‘Queen Over Plegethon’ from London psychedelic metal newcomers Five The Hierophant hits way over the eight minute mark, but refuses to let up for even a second. The entire track is an instrumental sludge assault, bulging with ambient guitars that pierce some kind of eerie brass section backdrop.

With some funk elements infused with a magnificently heavy bass groove, if the sound of impending doom could be put to record this is precisely what it would sound like.

One of the compelling aspects of instrumental post-rock is the reflective, ambient atmosphere that it creates, making it ideal for escapism and allowing yourself time to think and reflect. Nordic Giants have perfected the art of creating such a feeling and with ‘Taxonomy of Illusions’ they’ve gone one better by including a Terence McKenna speech of the same name, within the song. For those who find unprompted reflection difficult, McKenna’s speech about the types of illusions that we face in life will provide all the stimulation you need.

I’ll be honest, despite Nordic Giants being around since 2010 and having six records to their name already, they’ve somehow managed to evade my attention till now, but thankfully our paths crossed at this year’s ArcTanGent festival. Their cinematic combination of music and video blew me away and now that I’m hooked, I’m thoroughly looking forward to ‘Amplify Human Vibration’, the band’s upcoming album due out on October 20. Don’t miss the chance to see them live when they tour the UK in November as well, it’s a feast for the eyes and ears.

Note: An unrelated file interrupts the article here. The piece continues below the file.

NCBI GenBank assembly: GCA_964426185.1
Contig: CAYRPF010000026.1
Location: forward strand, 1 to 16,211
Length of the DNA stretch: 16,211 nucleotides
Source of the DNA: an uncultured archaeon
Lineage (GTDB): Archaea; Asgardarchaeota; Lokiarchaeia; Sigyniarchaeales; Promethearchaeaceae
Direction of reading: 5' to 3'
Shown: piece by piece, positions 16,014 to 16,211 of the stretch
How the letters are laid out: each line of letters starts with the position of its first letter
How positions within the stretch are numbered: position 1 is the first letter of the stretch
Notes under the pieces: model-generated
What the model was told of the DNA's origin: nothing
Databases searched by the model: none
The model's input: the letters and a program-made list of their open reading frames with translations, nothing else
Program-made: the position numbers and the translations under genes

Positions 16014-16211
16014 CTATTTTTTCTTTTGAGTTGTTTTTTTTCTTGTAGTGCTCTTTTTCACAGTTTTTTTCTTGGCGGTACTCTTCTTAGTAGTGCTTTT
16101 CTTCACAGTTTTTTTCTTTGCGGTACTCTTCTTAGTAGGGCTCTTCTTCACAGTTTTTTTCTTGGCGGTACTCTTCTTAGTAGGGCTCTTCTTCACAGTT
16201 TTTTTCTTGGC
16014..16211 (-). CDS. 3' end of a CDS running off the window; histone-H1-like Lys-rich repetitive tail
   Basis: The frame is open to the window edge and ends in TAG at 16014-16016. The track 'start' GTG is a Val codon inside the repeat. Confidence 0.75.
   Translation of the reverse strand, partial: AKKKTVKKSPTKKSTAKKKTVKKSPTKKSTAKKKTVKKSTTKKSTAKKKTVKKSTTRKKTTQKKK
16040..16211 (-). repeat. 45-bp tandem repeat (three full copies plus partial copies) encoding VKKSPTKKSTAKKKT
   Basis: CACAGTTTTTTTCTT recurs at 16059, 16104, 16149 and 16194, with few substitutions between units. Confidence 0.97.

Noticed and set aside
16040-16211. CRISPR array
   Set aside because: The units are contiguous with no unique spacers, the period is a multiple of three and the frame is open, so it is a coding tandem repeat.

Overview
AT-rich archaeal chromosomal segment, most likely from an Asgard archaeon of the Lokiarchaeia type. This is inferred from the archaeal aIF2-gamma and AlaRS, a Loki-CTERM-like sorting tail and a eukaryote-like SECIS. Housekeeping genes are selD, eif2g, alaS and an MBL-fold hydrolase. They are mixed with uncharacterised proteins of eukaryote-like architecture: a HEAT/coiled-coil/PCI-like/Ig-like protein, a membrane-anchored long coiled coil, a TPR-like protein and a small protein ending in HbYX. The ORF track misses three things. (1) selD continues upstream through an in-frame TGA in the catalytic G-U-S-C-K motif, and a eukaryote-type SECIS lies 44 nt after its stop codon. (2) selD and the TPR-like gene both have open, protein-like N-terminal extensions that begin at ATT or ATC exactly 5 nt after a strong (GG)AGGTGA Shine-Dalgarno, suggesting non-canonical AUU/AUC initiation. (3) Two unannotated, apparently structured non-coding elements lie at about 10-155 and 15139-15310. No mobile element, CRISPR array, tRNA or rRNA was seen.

Check out every POV track from 2017 in this Spotify playlist.

Get in here with me early, because I think we’re going to be hearing a lot more about this band over the next year. Vespera will be releasing their 15-track debut album ‘The Thoughts That Plague You’ in 2018 and if ‘Obsidian Dreams’ is anything to go by, it’s going to be one to watch out for. The project was started by Jonathan Wolfe and has blossomed into something of a beast over the last year, helped by producer Taylor Lawson (who’s worked on Periphery and Veil of Maya, as well being a former guitarist with From First to Last). Now with a full band on board, Vespera are preparing to unleash themselves on the world.

‘Obsidian Dreams’ demonstrates a remarkable balance of heavy riffs and soaring vocals, pivoting from djent-style riffs and screamed vocals to wonderfully infectious clean melodies that are crisp and well-considered. I’m excited to hear more!


All of our 2017 POV selections are available as a playlist on Spotify. Check it out here.